The curtains came down on the colonial era legislation on provisions of Section 377 of the Indian Penal Code, 1861(IPC). The legislation that has been in existence since almost 1862 originally contained the provisions criminalized same sex, homosexual activities. It has been a long and protracted legal battle.


From 1994, when the first case was filed by an NGO which got eventually dismissed. The second case that was filed in 2001 was also dismissed along with its review petition as well. As the movement gained steam, the Supreme Court was under pressure to reconsider the judgment.


In 2009, section 377 was decriminalized. The court ruled that consensual sexual acts of adults in private is not violative of Articles 14, 15 & 21 of the Constitution. But the Court also ruled that the remaining part of Section 377 that governed nonconsensual sexual acts especially with minors will be a crime.


In 2013, a two judge bench of the SC overturned the previous judgment passed on Section 377 and it again became a criminal offence. The SC further ruled that it was up to the Parliament to consider the feasibility and desirability of scrapping section 377 of the IPC. While this sparked outrage across the country, it further strengthened the LGBTQI civil rights movement with a host of petitions being filed by NGOs such a Naz Foundation, the Government and individuals in 2014 onwards.


The discussion / debate heated up in the face of a 2014 Judgment by a three Judge Bench that granted a third gender status (different from male and female) to the LGBTQI community. This was quickly followed by a bunch of petitions including the one by noted classical dancer Navtej Singh Johar.


In 2017, in a parallel judgment, a nine Judge bench of the Supreme Court ruled that right to privacy was a fundamental right which included at its core the preservation of marriage, procreation, sanctity of family life, personal intimacies and sexual orientation. There was dichotomy between this judgment and the one under section 377 (that criminalized same sex acts).


In 2018 the Court referred the Navtej Singh matter to a five Judge bench of the Supreme Court. With cases being filed by other prominent members, it was argued that the right of equality, dignity to life and liberty was not being extended to the third gender community. Finally on 6th September, 2018 in a historic judgment the 5 judge bench headed by Chief Justice of India. Dipak Mishra while ruling that (i) the LGBT (Lesbian, gay, bisexual, transgender, and queer) community has the same rights as of any other citizen of India (ii) respecting each other’s right is supreme humanity held that criminalisation of private consensual sexual conduct between adults of the same sex under Section 377 of the Indian Penal Code is clearly unconstitutional. "Consensual sex between adults in a private space, which is not harmful to women or children, cannot be denied as it is a matter of individual choice. Section 377 results in discrimination and is violative of constitutional principles," said the Apex Court. In four concurring opinions, the Bench declared the 156-year-old “tyranny” of Section 377 as “irrational, indefensible and manifestly arbitrary”. Section 377 was struck down on the grounds that it was in violation of Articles 14 (Right to equality) 15 (Prohibition of discrimination) Article 19(1)(a) (Freedom of expression) and Article 21 (Right to life and personal liberty). The CJI further observed that it was important to stay in tune with the changing times of the society. A bold stand taken especially in a traditional and conservative country like India. A historic judgement indeed after almost quarter century.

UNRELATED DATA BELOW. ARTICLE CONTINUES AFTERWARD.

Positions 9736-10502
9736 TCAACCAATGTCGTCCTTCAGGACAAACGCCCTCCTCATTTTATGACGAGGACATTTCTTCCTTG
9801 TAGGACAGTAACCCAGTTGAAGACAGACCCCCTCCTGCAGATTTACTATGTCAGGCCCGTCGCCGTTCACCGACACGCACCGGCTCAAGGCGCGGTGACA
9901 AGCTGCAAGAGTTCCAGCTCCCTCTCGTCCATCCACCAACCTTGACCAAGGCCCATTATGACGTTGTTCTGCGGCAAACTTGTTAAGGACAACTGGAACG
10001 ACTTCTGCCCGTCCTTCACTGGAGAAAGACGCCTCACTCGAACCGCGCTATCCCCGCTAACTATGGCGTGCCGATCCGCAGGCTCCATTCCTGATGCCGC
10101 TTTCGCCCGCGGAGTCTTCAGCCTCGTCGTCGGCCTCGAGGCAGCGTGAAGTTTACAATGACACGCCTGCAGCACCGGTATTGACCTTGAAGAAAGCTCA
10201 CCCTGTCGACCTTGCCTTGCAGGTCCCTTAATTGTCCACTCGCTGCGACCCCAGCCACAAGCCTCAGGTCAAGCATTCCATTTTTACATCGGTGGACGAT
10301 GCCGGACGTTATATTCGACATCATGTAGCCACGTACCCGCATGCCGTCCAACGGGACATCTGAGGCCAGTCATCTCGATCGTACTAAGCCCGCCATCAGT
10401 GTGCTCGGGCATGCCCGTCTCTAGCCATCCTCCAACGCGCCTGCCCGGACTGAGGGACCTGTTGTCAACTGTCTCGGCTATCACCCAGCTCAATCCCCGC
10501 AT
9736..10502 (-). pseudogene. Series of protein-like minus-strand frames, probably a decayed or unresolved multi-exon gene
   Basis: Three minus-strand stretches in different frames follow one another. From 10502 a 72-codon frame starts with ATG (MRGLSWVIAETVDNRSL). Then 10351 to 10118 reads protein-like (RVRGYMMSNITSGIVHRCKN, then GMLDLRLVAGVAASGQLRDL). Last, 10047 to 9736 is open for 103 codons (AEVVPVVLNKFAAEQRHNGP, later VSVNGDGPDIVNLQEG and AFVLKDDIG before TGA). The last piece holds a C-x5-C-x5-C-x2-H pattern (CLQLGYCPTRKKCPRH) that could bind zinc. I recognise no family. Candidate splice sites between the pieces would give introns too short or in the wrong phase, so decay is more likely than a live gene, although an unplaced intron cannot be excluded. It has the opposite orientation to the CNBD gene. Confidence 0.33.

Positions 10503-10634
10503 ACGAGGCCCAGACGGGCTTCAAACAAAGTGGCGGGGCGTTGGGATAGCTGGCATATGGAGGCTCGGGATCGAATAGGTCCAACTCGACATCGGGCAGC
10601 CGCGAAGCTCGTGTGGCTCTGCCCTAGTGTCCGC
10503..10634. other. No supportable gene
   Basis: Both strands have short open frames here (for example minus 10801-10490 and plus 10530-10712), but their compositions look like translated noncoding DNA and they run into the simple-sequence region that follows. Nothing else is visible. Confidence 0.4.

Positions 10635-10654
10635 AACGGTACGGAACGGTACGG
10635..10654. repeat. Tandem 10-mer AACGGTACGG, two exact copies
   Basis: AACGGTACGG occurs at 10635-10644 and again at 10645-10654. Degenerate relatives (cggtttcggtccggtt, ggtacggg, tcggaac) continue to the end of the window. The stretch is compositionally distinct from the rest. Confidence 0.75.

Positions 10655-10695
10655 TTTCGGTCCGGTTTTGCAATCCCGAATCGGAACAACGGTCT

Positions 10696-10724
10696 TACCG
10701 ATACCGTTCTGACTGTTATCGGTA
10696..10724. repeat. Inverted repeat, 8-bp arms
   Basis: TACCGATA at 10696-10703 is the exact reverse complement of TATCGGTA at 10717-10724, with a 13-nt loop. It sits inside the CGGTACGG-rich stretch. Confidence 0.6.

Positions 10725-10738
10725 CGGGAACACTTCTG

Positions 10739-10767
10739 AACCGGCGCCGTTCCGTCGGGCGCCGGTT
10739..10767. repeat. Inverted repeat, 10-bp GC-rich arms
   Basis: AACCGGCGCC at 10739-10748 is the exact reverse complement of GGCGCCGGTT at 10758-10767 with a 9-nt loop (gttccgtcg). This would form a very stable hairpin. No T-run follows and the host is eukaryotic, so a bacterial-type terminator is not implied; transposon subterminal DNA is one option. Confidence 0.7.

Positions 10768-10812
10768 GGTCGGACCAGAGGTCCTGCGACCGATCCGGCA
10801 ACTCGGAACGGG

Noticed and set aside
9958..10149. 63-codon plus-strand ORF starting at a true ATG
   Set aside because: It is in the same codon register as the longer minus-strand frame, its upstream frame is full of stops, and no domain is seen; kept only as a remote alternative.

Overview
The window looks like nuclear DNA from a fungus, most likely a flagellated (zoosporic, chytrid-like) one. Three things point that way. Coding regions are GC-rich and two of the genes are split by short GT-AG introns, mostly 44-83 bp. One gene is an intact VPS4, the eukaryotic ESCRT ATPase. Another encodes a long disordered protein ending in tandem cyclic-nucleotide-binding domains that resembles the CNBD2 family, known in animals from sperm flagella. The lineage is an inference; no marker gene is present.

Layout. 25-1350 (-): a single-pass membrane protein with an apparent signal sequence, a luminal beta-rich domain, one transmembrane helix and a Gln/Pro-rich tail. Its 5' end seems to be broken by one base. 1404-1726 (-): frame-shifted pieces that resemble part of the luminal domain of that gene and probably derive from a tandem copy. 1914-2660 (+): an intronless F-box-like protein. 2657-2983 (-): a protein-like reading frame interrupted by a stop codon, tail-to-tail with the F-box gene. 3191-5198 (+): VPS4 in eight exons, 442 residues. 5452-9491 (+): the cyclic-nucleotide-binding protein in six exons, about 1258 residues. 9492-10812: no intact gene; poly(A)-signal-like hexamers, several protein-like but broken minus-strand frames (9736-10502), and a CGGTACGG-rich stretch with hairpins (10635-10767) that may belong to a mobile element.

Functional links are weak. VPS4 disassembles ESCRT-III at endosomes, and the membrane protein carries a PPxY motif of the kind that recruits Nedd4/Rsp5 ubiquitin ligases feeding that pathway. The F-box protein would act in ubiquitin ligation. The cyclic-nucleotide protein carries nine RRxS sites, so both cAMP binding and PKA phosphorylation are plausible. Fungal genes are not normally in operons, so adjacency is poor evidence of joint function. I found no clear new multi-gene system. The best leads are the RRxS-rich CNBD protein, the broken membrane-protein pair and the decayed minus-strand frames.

The intentional doing of a wrongful act without just cause or excuse, with an intent to inflict an injury or under circumstances that the law will imply an evil intent. A condition of mind which prompts a person to do a wrongful act willfully, that is, on purpose, to the injury of another, or to do intentionally a wrongful act toward another without justification or excuse


That which is against right or the divine law. A wicked or impious thing or act.


Act of forgetting, or fact of having forgotten; forgetfulness. Official ignoring of offenses. Amnesty, or general pardons,an act of oblivion. Sate or fact of being forgotten.